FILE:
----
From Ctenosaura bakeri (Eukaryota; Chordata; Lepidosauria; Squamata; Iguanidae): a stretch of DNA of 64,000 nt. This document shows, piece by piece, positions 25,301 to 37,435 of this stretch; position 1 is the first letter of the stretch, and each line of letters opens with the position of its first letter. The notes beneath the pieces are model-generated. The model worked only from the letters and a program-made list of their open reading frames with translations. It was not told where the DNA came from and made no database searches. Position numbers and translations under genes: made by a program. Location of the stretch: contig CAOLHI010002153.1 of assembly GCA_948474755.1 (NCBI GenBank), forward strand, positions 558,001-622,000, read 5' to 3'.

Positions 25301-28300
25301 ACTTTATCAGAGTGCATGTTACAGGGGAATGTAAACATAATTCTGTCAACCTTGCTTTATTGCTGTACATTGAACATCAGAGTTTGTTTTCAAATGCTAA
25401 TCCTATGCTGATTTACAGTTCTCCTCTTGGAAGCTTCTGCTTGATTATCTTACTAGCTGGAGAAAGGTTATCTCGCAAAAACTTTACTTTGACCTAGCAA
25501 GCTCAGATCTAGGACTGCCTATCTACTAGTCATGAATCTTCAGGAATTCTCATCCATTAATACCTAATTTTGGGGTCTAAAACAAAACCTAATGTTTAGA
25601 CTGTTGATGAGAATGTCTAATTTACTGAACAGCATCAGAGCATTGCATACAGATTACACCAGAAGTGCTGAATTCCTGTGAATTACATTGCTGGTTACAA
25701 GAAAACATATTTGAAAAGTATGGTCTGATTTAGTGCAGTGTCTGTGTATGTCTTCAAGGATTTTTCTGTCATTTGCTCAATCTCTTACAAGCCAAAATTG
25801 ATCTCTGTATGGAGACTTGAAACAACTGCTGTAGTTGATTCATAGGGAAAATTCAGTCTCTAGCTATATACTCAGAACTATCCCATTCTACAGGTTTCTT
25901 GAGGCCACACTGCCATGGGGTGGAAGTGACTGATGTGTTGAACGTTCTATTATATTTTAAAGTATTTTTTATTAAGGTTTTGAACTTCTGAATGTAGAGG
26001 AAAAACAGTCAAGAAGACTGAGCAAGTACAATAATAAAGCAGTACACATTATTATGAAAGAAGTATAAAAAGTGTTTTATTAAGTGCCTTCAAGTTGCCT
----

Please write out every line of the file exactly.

From Ctenosaura bakeri (Eukaryota; Chordata; Lepidosauria; Squamata; Iguanidae): a stretch of DNA of 64,000 nt. This document shows, piece by piece, positions 25,301 to 37,435 of this stretch; position 1 is the first letter of the stretch, and each line of letters opens with the position of its first letter. The notes beneath the pieces are model-generated. The model worked only from the letters and a program-made list of their open reading frames with translations. It was not told where the DNA came from and made no database searches. Position numbers and translations under genes: made by a program. Location of the stretch: contig CAOLHI010002153.1 of assembly GCA_948474755.1 (NCBI GenBank), forward strand, positions 558,001-622,000, read 5' to 3'.

Positions 25301-28300
25301 ACTTTATCAGAGTGCATGTTACAGGGGAATGTAAACATAATTCTGTCAACCTTGCTTTATTGCTGTACATTGAACATCAGAGTTTGTTTTCAAATGCTAA
25401 TCCTATGCTGATTTACAGTTCTCCTCTTGGAAGCTTCTGCTTGATTATCTTACTAGCTGGAGAAAGGTTATCTCGCAAAAACTTTACTTTGACCTAGCAA
25501 GCTCAGATCTAGGACTGCCTATCTACTAGTCATGAATCTTCAGGAATTCTCATCCATTAATACCTAATTTTGGGGTCTAAAACAAAACCTAATGTTTAGA
25601 CTGTTGATGAGAATGTCTAATTTACTGAACAGCATCAGAGCATTGCATACAGATTACACCAGAAGTGCTGAATTCCTGTGAATTACATTGCTGGTTACAA
25701 GAAAACATATTTGAAAAGTATGGTCTGATTTAGTGCAGTGTCTGTGTATGTCTTCAAGGATTTTTCTGTCATTTGCTCAATCTCTTACAAGCCAAAATTG
25801 ATCTCTGTATGGAGACTTGAAACAACTGCTGTAGTTGATTCATAGGGAAAATTCAGTCTCTAGCTATATACTCAGAACTATCCCATTCTACAGGTTTCTT
25901 GAGGCCACACTGCCATGGGGTGGAAGTGACTGATGTGTTGAACGTTCTATTATATTTTAAAGTATTTTTTATTAAGGTTTTGAACTTCTGAATGTAGAGG
26001 AAAAACAGTCAAGAAGACTGAGCAAGTACAATAATAAAGCAGTACACATTATTATGAAAGAAGTATAAAAAGTGTTTTATTAAGTGCCTTCAAGTTGCCT